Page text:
MSRB NOTICE 2002-05 (JANUARY 31, 2002)

APPROVAL OF AMENDMENTS CONCERNING MINIMUM DENOMINATIONS

On January 30, 2002, the Securities and Exchange Commission approved rule changes concerning minimum denominations filed by the Municipal Securities Rulemaking Board (“MSRB”).[1] The rule changes consist of an amendment to Rule G-15, on confirmation, clearance, settlement and other uniform practice requirements with respect to transactions with customers, an interpretation of Rule G-17, on conduct of municipal securities activities, and a Rule G-8 recordkeeping requirement. The rule changes generally became effective upon approval by the SEC; however, as noted below, certain aspects of the rule will apply only to municipal securities issued after June 1, 2002.

The amendment to Rule G-15 prohibits brokers, dealers and municipal securities dealers (collectively “dealers”) from effecting transactions with customers in below-minimum denomination amounts, for securities issued after June 1, 2002.[2] There are two limited exceptions to this rule. First dealers may purchase a below-minimum denomination position from a customer provided that the customer liquidates his or her entire position. Second, dealers may sell such a liquidated position to another customer but would be required to provide written disclosure, either on the confirmation or separately, to the effect that the security position is below the minimum denomination and that liquidity may be adversely affected by this fact. The amendment to Rule G-8 requires that, if such written disclosure is provided on a separate document, dealers retain such disclosure for a period of at least three years. This is the same amount of time dealers are required to retain customer confirmations.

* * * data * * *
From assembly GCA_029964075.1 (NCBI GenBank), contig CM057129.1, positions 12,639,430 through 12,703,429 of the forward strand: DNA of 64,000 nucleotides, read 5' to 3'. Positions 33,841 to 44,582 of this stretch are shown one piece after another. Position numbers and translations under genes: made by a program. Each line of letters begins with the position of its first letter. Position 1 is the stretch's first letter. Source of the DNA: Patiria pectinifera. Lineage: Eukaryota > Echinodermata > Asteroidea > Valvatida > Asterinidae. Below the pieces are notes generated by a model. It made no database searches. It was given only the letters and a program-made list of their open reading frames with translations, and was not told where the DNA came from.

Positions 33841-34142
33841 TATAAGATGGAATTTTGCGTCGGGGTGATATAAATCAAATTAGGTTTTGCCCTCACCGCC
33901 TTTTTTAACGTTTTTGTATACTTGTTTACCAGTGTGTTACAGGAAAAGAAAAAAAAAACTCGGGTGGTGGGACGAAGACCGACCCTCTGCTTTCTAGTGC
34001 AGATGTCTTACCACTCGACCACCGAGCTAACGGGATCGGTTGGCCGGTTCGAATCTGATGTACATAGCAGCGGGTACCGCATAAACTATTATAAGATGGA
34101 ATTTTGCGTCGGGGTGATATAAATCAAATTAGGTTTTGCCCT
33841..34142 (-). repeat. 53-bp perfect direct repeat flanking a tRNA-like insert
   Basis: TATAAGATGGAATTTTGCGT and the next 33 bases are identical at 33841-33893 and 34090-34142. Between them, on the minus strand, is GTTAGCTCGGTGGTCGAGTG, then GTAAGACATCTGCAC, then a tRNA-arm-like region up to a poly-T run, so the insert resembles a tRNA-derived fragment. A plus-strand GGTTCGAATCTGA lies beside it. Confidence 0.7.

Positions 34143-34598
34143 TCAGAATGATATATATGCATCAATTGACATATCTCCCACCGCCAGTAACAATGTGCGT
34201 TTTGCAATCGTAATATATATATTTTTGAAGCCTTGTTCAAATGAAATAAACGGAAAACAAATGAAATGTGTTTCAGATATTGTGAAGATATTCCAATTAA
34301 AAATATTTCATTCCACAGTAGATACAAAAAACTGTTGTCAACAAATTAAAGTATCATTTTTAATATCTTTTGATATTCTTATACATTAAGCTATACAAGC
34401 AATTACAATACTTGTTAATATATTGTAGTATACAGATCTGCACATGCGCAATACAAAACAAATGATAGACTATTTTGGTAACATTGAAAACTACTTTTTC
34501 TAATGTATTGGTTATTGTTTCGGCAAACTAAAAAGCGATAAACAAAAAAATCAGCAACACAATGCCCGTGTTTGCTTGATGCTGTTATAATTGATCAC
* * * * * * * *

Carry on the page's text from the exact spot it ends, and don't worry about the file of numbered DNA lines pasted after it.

The interpretation of Rule G-17, which applies regardless of the issuance date of the securities involved, states that any time a dealer is selling to a customer a quantity of municipal securities below the minimum denomination for the issue, the dealer should consider this to be a material fact about the transaction.[3] The MSRB believes that a dealer’s failure to disclose such a material fact to the customer, and to explain how this could affect the liquidity of the customer’s position, generally would constitute a violation of the dealer’s duty under Rule G-17 to disclose all material facts about the transaction to the customer.

January 31, 2002

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TEXT OF AMENDMENTS [4]

G-15 Confirmation, Clearance, and Settlement of and Other Uniform Practice Requirements with Respect to Transactions with Customers

(a) through (e) No change.

(f) Minimum Denominations.

(i) Except as provided in this section (f), a broker, dealer or municipal securities dealer shall not effect a customer transaction in municipal securities issued after June 1, 2002 in an amount lower than the minimum denomination of the issue.

(ii) The prohibition in subsection (f)(i) of this rule shall not apply to the purchase of securities from a customer in an amount below the minimum denomination if the broker, dealer or municipal securities dealer determines that the customer’s position in the issue already is below the minimum denomination and that the entire position would be liquidated by the transaction. In determining whether this is the case, a broker, dealer or municipal securities dealer may rely either upon customer account information in its possession or upon a written statement by the customer as to its position in an issue.